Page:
‘Imprisoning our sacred space’: Ohlone tribe protests West Berkeley Shellmound, Village Site fencing

Image of vigil
Chris Ying/Staff
On Saturday, about 100 protestors gathered at a candlelight vigil to protest the fencing of the West Berkeley Shellmound and Village Site. The site was designated by Berkeley 20 years ago as a sacred burial site for Ohlone Native Americans.

Related Posts

Twenty years ago, the city of Berkeley landmarked the West Berkeley Shellmound and Village Site a sacred burial site for Ohlone Native Americans. Last year, the site was named one of the 11 most endangered historic places in the United States.

Today, protestors tie ribbons on the barbed wire around the property. On Saturday, Ohlone supporters held a candlelight vigil to protest the fencing. About 100 supporters gathered to dance, sing and recite poetry.

The protest comes amid a four-year legal battle after developers Ruegg and Ellsworth and the Frank Spenger Company planned to build a five-story retail and apartment complex on the site, according to a press release from the Campaign to Save the West Berkeley Ohlone Shellmound and Historic Village Site. The complex would have included affordable housing units, according to Corrina Gould, tribal chair of the Confederated Villages of Lisjan (Ohlone).

On Feb. 18, while the developers’ lawyers were appealing a decision that protected the site, the developers enclosed the property with a fence and barbed wire, according to the press release. When Ohlone supporters tied ribbons on the fence to offer prayers, workers were allegedly seen cutting off the ribbons.

“It’s imprisoning our sacred space,” Gould said. “(We want) these walls to come down, for all walls to come down. We want access to this land to do prayer as we have for thousands of years.”

Nancy Feinstein, a member of 1000 Grandmothers for Future Generations, an activist group that supports the Ohlone tribe, opposed the installation of fences, likening it to colonialism.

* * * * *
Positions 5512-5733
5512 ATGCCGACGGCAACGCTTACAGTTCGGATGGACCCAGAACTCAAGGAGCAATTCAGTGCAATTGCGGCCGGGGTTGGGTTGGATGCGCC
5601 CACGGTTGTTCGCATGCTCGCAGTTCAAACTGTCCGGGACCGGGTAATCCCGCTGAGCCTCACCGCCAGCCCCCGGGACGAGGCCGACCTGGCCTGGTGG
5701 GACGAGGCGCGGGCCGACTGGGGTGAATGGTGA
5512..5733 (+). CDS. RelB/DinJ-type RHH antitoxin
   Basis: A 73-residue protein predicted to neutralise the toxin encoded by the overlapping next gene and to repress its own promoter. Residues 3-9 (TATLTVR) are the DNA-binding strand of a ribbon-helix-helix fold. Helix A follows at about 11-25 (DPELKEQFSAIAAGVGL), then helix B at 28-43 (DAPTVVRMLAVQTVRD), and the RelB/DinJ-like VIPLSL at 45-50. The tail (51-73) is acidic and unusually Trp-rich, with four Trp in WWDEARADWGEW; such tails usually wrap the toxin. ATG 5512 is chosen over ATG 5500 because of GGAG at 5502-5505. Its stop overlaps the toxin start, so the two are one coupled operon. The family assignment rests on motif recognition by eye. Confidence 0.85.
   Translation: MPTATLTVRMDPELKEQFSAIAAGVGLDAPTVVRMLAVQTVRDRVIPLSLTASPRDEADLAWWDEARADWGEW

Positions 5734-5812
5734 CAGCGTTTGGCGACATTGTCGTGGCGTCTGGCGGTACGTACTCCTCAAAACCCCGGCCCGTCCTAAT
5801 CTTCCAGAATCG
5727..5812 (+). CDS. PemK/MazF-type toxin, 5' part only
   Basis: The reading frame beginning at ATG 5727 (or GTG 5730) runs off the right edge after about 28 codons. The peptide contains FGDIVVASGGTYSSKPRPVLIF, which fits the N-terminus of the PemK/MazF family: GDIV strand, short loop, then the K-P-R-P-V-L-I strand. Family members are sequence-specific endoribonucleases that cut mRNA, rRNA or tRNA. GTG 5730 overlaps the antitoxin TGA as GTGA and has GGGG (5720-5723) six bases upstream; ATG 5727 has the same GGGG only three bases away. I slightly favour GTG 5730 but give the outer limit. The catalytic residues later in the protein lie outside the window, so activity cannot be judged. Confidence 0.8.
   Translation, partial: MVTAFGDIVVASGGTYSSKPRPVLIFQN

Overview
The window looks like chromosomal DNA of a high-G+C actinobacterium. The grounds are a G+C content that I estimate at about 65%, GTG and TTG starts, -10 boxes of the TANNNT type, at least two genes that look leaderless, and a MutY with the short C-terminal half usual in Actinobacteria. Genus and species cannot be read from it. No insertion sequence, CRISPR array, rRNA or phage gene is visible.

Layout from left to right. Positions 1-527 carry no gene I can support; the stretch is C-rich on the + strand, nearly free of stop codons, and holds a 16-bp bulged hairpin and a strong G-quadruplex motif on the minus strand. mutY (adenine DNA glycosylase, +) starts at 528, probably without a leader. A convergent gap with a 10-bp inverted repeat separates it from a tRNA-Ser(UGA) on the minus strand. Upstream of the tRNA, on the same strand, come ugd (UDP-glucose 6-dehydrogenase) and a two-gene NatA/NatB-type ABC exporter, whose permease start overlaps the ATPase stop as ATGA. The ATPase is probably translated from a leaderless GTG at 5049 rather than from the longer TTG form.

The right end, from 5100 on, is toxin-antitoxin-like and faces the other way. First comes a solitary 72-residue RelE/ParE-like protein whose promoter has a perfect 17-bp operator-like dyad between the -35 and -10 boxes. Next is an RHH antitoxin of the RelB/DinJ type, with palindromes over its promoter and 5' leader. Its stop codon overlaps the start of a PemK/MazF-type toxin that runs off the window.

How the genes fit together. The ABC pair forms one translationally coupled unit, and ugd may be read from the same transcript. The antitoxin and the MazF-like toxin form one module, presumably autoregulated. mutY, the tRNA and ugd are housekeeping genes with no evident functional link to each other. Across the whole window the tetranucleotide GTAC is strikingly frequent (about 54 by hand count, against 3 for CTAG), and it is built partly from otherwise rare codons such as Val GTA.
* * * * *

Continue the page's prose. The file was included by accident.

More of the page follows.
According to Feinstein, the promise of affordable housing intentionally divides oppressed peoples by pitting low-income families against the Ohlone people.

“We are not against development. Our own families need housing,” Gould said. “But there are places that need to be saved that are special.”

Before the vigil began, supporters tied ribbons onto the fence and painted “SACRED SITE” in large, red letters along the road in front of the Shellmound. “PRIVATE PROPERTY NO TRESPASSING” signs were covered with posters reading “SACRED SITE NO DESECRATING.”

The vigil started with a performance of an Aztec dance at about 6:30 p.m. Muteado Silencio, a dancer at the vigil, said the dance was to offer prayers for the ancestral spirits who have passed away and show solidarity with the Lisjan Ohlone people.

Gould took the stage later that evening, and in her opening words, she emphasized the importance of protecting sacred lands and called the developers’ actions “shameful.”

The following hour was filled with singers and speakers playing music and reciting poetry. In her poem, Lisa “Tiny” Garcia-Gray called private property a “settler-colonial lie.”

At the end of the vigil, Gould thanked the audience for its support.

“It doesn’t matter how many times they take the ribbons down,” Gould said in the final minutes of the vigil. “Please come and put them back up.”

Christopher Ying is a general assignment reporter. Contact him at [email protected] and follow him on Twitter at @ChrisYingg